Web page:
A Turkish prosecutor has filed a summary of proceedings for an opposition lawmaker that may cause him to lose his parliamentary immunity, accusing him of insulting the Turkish military in remarks critical of the Turkish Armed Forces (TSK), Turkish Minute reported on Wednesday, citing the state-run Anadolu news agency.
The Ankara Chief Public Prosecutor’s Office filed the proceedings for main opposition Republican People’s Party (CHP) lawmaker Sezgin Tanrıkulu, also a lawyer and a human rights activist, at the Justice Ministry, seeking the ministry’s permission to investigate the lawmaker.
If the ministry allows an investigation into Tanrıkulu, he will be probed on accusations of insulting the Turkish military under the Article 301 of the Turkish Penal Code (TCK), which requires a prison sentence of up to two years.
Tanrıkulu, during a program on TV100 on Sept. 8, criticized the TSK due to its alleged involvement in a series of controversial actions and not taking any responsibility for their consequences.
“Not everything the TSK does is immune to criticism. We are members of parliament, we question these matters,” Tanrıkulu said, referring to the Sept. 12, 1980 coup, an attempted coup on July 15, 2016, politically motivated and unsolved murders in the 1980s and 1990s and the Roboski massacre, when 34 Kurdish civilians were bombed by Turkish military jets after they were mistaken for militants of the outlawed Kurdistan Workers’ Party (PKK) near the Turkish–Iraqi border in 2011.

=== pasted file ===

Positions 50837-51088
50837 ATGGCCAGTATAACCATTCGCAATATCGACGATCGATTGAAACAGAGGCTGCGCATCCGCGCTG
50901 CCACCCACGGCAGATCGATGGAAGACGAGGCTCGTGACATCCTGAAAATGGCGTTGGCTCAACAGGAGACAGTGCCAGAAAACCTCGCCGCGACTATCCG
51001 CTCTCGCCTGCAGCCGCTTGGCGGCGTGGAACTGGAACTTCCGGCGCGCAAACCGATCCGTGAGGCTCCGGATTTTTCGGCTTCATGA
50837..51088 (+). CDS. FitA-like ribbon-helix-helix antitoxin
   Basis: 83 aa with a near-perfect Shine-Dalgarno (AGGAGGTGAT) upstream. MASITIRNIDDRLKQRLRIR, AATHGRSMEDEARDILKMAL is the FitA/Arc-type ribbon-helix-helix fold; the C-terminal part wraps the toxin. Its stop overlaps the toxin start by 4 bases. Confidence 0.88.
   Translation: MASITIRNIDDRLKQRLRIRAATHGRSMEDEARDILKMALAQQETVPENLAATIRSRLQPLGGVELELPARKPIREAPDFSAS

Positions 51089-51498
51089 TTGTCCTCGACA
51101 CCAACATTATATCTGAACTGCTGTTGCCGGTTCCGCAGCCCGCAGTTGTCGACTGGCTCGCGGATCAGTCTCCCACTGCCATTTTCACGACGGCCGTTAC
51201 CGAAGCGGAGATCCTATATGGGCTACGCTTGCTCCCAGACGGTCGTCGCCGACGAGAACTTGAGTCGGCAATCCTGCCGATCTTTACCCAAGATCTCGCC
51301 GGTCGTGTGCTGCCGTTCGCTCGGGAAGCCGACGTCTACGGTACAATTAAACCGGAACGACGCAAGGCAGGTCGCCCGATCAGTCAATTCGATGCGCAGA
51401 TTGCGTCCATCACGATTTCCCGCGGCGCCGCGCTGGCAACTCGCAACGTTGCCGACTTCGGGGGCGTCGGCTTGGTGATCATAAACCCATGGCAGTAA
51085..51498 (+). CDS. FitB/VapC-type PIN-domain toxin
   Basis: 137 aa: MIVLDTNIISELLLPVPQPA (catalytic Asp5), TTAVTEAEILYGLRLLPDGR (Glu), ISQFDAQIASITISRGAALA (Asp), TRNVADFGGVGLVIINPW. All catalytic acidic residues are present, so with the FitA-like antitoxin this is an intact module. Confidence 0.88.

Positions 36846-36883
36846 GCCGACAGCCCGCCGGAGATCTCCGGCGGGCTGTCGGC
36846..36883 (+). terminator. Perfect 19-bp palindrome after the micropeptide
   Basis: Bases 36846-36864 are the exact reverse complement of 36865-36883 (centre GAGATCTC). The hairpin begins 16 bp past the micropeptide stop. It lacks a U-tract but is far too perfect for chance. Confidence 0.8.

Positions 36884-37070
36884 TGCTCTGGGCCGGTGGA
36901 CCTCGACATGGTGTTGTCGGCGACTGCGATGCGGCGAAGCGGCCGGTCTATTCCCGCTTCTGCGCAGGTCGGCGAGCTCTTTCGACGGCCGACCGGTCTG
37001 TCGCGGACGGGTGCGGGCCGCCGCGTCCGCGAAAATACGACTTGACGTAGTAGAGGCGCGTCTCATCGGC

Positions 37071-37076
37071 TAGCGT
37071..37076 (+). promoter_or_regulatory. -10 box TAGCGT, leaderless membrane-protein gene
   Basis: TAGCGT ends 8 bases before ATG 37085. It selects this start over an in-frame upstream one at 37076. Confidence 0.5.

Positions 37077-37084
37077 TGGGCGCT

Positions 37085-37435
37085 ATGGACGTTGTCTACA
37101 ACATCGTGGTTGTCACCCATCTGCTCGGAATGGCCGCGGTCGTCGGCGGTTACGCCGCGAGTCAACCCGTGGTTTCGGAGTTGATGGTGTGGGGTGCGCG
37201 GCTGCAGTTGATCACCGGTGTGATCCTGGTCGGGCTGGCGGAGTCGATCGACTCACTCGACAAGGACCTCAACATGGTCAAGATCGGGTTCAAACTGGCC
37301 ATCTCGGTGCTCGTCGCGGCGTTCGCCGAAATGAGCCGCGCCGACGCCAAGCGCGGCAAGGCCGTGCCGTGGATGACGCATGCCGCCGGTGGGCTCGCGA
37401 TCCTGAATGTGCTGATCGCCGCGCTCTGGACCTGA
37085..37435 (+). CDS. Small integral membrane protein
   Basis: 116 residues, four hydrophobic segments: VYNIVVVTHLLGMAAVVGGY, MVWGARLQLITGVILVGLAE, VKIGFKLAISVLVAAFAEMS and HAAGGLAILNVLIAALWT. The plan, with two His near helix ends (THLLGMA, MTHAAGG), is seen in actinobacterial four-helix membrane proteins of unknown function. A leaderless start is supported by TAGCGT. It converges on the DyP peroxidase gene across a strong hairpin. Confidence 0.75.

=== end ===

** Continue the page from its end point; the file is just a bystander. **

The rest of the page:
The PKK is listed as a terrorist organization by Turkey and much of the international community.
Tanrıkulu attracted harsh criticism from Turkish President Recep Tayyip Erdoğan, who said the lawmaker’s “cowardly insults and allegations” against the TSK would not go unpunished, while the Defense Ministry strongly denied the lawmaker’s allegations, saying they were “entirely baseless and devoid of truth.”
Justice Minister Yılmaz Tunç also hinted earlier this week that Tanrıkulu’s parliamentary immunity could be lifted.
The prosecution of members of Parliament has been possible since the CHP and the Nationalist Movement Party (MHP) lent support to a 2016 proposal submitted by the ruling Justice and Development Party (AKP) on removing deputies’ immunity from prosecution. The immunity of all deputies who faced prosecution was lifted in May 2016.